primary public address, or the private address, depending on the message).

EXAMPLES

   Server / Client Proxies
       Figure 1

       xxxxxxxxxxxxxxxxxxxxxxxxxxxxxxxxxxxxxxxxxxxxxxxxxxxxxxxxxxxx
       x                                              Network A   x
       x   ----------                                             x
       x   | Server |                                             x
       x   ----------                                             x
       x        |                                                 x
       x        |  multicast                                      x
       x        |                                                 x
       x        |-----------------------------------------        x
       x        |                   |                    |        x
       x        v                   v                    v        x
       x   ----------------    ----------------      ----------   x
       x   | Server Proxy |    | Server Proxy |      | Client |   x
       x   ----------------    ----------------      ----------   x
       x        |                   |                             x
       x        |  unicast          |  unicast                    x
       xxxxxxxxxxxxxxxxxxxxxxxxxxxxxxxxxxxxxxxxxxxxxxxxxxxxxxxxxxxx
                |                   |
                |                   ------------
                |                              |
       xxxxxxxxxxxxxxxxxxxxxxxxxxxxx   xxxxxxxxxxxxxxxxxxxxxxxxxxxx
       x        |       Network B  x   x       |       Network C  x
       x        v                  x   x       v                  x
       x  ----------------         x   x  ----------------        x
       x  | Client Proxy |         x   x  | Client Proxy |        x
       x  ----------------         x   x  ----------------        x
       x       |                   x   x       |                  x
       x       |  multicast        x   x       |  multicast       x
       x       |                   x   x       |                  x
       x       |-------------      x   x       |------------      x
       x       |            |      x   x       |           |      x
       x       v            v      x   x       v           v      x
       x  ----------   ----------  x   x  ----------  ----------  x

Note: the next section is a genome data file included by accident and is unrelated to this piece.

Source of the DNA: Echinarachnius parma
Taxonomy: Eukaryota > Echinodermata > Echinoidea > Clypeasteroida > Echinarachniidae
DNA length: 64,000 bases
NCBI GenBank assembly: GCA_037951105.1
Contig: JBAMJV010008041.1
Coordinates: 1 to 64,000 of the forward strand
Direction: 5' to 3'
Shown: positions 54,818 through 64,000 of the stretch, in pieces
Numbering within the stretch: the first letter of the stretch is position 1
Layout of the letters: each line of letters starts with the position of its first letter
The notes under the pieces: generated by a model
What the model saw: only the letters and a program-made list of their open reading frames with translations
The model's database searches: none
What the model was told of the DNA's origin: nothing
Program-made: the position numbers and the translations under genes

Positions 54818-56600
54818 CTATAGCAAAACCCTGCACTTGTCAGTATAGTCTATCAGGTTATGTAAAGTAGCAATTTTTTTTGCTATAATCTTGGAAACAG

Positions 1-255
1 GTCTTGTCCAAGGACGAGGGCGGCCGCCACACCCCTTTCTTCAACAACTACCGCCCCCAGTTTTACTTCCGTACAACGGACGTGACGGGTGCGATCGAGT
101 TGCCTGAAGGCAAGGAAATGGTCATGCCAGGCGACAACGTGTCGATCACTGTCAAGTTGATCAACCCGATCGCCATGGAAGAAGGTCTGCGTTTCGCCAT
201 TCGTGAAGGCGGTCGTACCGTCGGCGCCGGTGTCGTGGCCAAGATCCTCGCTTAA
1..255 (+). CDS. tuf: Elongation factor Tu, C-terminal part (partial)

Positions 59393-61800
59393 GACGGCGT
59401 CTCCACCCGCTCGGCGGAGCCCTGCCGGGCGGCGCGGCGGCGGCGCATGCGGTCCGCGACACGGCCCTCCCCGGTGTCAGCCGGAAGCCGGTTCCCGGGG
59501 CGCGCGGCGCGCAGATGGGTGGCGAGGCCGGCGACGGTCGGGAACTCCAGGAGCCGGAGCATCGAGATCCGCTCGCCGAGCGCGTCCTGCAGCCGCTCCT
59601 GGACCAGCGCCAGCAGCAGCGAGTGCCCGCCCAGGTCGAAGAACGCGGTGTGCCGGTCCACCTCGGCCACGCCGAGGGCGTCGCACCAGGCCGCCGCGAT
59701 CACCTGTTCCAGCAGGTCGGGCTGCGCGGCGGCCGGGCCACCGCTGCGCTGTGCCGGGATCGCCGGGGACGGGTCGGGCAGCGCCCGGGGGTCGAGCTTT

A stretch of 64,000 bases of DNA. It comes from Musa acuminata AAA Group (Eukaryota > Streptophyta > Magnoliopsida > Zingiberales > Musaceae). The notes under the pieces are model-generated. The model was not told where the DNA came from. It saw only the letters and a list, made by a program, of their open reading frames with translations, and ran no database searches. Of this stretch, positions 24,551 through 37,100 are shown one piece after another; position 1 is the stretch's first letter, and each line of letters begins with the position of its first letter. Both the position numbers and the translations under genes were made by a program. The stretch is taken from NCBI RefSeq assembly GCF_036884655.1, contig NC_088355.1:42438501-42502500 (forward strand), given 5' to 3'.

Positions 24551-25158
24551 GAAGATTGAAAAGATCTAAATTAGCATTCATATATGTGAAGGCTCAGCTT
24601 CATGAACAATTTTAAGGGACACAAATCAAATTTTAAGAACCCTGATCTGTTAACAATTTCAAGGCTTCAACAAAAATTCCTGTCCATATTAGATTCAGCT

x  | Client |   | Client |  x   x  | Client |  | Client |  x
       x  ----------   ----------  x   x  ----------  ----------  x
       x                           x   x                          x
       xxxxxxxxxxxxxxxxxxxxxxxxxxxxx   xxxxxxxxxxxxxxxxxxxxxxxxxxxx

       In  Figure  1 above there are a server and five clients.  The server and one client are on
       network A, two clients are on network B, and two clients are on network C.  There  is  one
       client  proxy on network B and one on network C.  On network A are two server proxies, one
       configured to send to the client proxy on network B and the other configured  to  send  to
       the client proxy on network C.

       Client  proxies  normally  should  NOT  run on the same machine as a client.  Doing so can
       result in the server getting confused when it sees messages coming  from  a  proxy  and  a
       client  with  the same IP and therefore cannot tell the difference.  This can only work if
       the machine has multiple IPs and the client proxy and client listen on different IPs.

       NOTE: When using proxies in environments where private IP addresses are in use  (10.x.x.x,
       172.16-31.x.x,  192.168.x.x),  it  is  strongly  recommended to assign a unique ID to each
       client and client proxy, and for servers to call out  clients  by  unique  ID  instead  of
       name/IP.   This  prevents IP address collisions at the server between two clients with the
       same local IP.

   Response Proxies
       Figure 2

            ----------
        |-->| Server |
        |   ----------
        |      |
        |      |  multicast
        |      |
        |      |--------------------------------------
        |      |          |               |          |
        |      |          v               |          v